I met Karl Lange in 1994 on my first day as a volunteer counselor at Paul Newman’s Hole in the Wall Gang, a camp in Connecticut for kids with HIV and other serious diseases. He was 12 years old, three weeks out of the hospital after a battle with pneumonia and spending the first night of his life away from his mother, Pat. (By then, Karl was an HIV vet, having contract the disease from a transfusion as a toddler.) The next evening, he was rushed to the hospital with a fever of 105. Over the phone, he asked me two questions: What did the guys in the bunkhouse say? And would he be able to return to camp to swim?
I didn’t speak to Karl again for four years; this was my loss, because I missed seeing him live life during those years the way it is supposed to be lived.
In seventh grade, he got tired of lying to his best friend and let the local newspaper tell northeastern Pennsylvania that he had HIV. An X-Files fanatic, he traveled to fan conventions nationwide. He became a mechanical whiz, fixing all things in the house. He decorated his room with Michael Jordan and Cindy Crawford poster, and begged his parents for an all-terrain vehicle.
But this past May, his blood pressure dropped suddenly. Doctors told Pat Lange they could insert a tube into his lungs to keep him breathing. “That’s when I said enough is enough,” she said. “Karl and I had talked about what we wanted, and I told them they were not going to cut my little boy.” Karl died on May 27. “Now we wish he was around to tell us how all the gadgets in the house work,” Pat Lange said.
POZ contributing writer Pat Califia and her partner, Matt Rice, will expand their family with a little bundle of joy. Baby Blake Chapman is due for a September debut.
After 17 months at its helm, Treatment Action Group (TAG) executive director Odell Mays II left the organization in August for Nielsen Communications.
Beltway heavyweight AIDS Action doubled its board to 60 members, adding reps from the AIDS Foundation of Chicago, New Mexico AIDS Service and Palm Springs’ Desert AIDS Project, among others.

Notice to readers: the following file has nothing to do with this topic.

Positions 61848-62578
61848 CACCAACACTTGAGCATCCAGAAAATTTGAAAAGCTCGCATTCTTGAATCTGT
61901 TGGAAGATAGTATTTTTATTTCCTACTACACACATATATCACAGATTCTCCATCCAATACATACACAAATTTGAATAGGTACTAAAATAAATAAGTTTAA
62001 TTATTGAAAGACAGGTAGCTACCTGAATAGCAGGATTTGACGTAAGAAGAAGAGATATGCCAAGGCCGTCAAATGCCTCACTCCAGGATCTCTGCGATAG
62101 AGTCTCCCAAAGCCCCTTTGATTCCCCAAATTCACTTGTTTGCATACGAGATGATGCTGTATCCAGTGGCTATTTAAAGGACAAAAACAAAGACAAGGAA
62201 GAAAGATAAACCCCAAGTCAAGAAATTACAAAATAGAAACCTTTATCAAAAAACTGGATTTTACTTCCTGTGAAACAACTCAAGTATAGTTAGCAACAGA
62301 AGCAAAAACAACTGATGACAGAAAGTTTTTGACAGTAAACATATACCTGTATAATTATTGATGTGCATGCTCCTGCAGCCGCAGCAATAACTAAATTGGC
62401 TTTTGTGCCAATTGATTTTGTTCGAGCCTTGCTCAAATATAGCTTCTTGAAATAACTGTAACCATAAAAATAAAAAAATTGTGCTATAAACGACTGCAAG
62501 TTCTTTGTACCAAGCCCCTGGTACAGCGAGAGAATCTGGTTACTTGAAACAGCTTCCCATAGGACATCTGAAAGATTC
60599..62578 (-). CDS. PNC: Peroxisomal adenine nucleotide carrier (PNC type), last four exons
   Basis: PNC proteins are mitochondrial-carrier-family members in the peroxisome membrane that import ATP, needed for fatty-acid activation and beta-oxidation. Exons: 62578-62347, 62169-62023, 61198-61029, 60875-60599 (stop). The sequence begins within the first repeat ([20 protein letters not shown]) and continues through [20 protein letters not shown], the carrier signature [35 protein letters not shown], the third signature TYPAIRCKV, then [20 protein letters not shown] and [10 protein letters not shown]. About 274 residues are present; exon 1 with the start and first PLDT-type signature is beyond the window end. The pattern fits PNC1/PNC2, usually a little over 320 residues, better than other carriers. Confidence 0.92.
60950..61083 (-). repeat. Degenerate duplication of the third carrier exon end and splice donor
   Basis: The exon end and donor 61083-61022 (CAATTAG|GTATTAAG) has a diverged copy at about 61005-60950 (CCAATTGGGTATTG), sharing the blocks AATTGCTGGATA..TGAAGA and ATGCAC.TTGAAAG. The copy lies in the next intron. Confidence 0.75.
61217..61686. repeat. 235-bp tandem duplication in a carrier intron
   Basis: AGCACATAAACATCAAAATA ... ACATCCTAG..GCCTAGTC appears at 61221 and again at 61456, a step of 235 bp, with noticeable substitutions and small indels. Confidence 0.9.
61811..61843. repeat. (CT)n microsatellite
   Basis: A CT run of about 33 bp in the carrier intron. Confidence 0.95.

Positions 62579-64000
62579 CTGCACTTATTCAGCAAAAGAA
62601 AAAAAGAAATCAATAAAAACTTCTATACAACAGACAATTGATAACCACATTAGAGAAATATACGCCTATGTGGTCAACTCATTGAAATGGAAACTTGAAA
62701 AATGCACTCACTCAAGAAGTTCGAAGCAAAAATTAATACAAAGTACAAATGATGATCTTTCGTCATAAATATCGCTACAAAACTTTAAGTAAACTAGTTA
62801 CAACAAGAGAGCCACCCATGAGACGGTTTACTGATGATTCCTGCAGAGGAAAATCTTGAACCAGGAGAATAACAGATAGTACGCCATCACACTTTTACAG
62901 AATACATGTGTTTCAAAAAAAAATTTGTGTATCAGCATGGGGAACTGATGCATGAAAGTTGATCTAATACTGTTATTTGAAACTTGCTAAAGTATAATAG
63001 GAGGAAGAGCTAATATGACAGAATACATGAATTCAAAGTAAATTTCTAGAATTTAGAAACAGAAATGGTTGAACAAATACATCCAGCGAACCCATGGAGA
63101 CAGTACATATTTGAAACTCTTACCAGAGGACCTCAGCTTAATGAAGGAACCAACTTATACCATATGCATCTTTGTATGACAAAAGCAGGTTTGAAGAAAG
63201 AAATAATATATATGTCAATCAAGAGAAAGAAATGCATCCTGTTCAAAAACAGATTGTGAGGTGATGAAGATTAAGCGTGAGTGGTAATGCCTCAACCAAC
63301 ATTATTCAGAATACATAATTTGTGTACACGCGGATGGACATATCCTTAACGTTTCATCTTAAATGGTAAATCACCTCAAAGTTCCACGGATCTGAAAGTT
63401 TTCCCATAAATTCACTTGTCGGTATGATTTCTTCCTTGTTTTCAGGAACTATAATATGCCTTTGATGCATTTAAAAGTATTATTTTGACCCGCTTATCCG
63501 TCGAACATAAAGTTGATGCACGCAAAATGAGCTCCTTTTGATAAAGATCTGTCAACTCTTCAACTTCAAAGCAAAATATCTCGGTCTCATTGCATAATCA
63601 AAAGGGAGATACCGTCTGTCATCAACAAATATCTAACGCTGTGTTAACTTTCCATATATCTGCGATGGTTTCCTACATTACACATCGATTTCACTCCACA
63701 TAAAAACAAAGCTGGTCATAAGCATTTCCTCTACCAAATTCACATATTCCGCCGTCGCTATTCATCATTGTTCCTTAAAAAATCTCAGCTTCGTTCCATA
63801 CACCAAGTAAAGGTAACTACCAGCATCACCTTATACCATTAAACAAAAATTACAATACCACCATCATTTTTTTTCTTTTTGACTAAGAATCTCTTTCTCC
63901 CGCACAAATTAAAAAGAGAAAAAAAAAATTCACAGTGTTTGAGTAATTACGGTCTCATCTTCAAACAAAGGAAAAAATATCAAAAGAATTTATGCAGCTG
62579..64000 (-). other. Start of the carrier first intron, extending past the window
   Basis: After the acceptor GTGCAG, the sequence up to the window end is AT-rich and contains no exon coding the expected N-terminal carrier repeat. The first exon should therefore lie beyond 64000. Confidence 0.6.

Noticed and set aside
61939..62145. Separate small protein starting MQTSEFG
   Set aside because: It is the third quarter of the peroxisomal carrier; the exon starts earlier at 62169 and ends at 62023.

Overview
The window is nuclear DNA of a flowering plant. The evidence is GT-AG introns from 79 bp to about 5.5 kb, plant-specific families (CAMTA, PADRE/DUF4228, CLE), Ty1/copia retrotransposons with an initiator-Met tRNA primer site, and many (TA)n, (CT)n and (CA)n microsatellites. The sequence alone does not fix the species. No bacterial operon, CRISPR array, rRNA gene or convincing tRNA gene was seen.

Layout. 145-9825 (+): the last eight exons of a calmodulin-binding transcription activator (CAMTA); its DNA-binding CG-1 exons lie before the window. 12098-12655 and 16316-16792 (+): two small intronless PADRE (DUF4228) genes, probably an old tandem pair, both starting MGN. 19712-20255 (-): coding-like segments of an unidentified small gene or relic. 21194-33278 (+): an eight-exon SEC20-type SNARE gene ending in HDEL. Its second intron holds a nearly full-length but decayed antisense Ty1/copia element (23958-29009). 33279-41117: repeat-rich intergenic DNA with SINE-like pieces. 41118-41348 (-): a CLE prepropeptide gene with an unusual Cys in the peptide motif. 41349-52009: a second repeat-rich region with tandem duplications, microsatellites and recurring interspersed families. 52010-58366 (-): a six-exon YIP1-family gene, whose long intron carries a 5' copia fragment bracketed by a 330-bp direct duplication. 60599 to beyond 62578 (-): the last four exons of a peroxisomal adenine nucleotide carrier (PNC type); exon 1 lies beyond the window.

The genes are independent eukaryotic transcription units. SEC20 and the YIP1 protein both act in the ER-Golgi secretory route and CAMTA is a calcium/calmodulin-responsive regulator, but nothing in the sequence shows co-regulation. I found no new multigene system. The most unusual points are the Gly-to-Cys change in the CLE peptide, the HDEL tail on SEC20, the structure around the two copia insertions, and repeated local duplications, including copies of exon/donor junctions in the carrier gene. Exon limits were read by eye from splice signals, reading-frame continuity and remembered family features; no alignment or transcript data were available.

After 12 years, AID Atlanta director of education Mark King left in August for the PR firm Hill & Knowlton.
Carole Heilman, PhD, was appointed director of the Division of Microbiology and Infectious Diseases at NIAID, a move up from deputy director of NIAID’s Division of AIDS. Meanwhile, Jack Killen, director of NIAID’s Division of AIDS, announced that he will leave next spring for a post at the NIH Clinical Department of Clinical Bioethics.
Louis Weisberg, longtime AIDS reporter and editor at Chicago’s Windy City Times, defected from the gay weekly in August (with 12 other employees) to start a rival rag, Chicago Free Press, of which he’ll be editor in chief.
PWA Peter McWilliams’ new federal trial will begin November 16 in Los Angeles. McWilliams and codefendent Todd McCormick are facing eight felony counts for marijuana possession and sales, which the duo say were strictly for medicinal reasons.
Robert Stanners, 49, secretary of the Arlington County Democratic Committee of Virginia, died of AIDS July 9. In 1997 he was named Volunteer of the Year by the Virginia Partisans Gay and Lesbian Democratic Club. According to his partner, John Skehan, Stanners was a diligent politician, but painfully idealistic when it came to his health. “Death rarely crossed his mind,” Skehan said. “He left systematically filed memos and plans for the 2000 campaign, but no funeral instructions.” Stanners is also survived by his 23-year-old daughter, Gabrielle.
Debbie Thomas Bryan, 45, executive director of Atlanta’s women-focused Diamond Network, died July 23 of complications from surgery compounded by HIV and hepatitis C. The Brooklyn-born Bryan was a well-known 12-year Georgian. “Debbie was one of the most inspiring ’sheroes’ of the AIDS epidemic,” said friend Walt Senterfit. “A month before her death, she was actively participating in meetings for October’s National Women and HIV Conference.” Bryan is survived by her husband and two sons.
David W. Curtis, 61, an AIDS Action board member and chair of the Vermont Democratic Party, died of AIDS August 7. He was also involved with Planned Parenthood and Lambda Legal Defense and Education Fund. He was a cofounder of the Vermont Women’s Health Center and the Samara Foundation, which supports gay and lesbian causes. He is survived by three children.
Martin Wong, 53, an artist known for his vibrant painting of Manhattan’s Lower East Side in the unique style described as “visionary realism,” died of AIDS August 12. Wong had a 1998 retrospective at the New Museum of Contemporary Art in New York City, and his work is in the collection of the Metropolitan Museum of Art.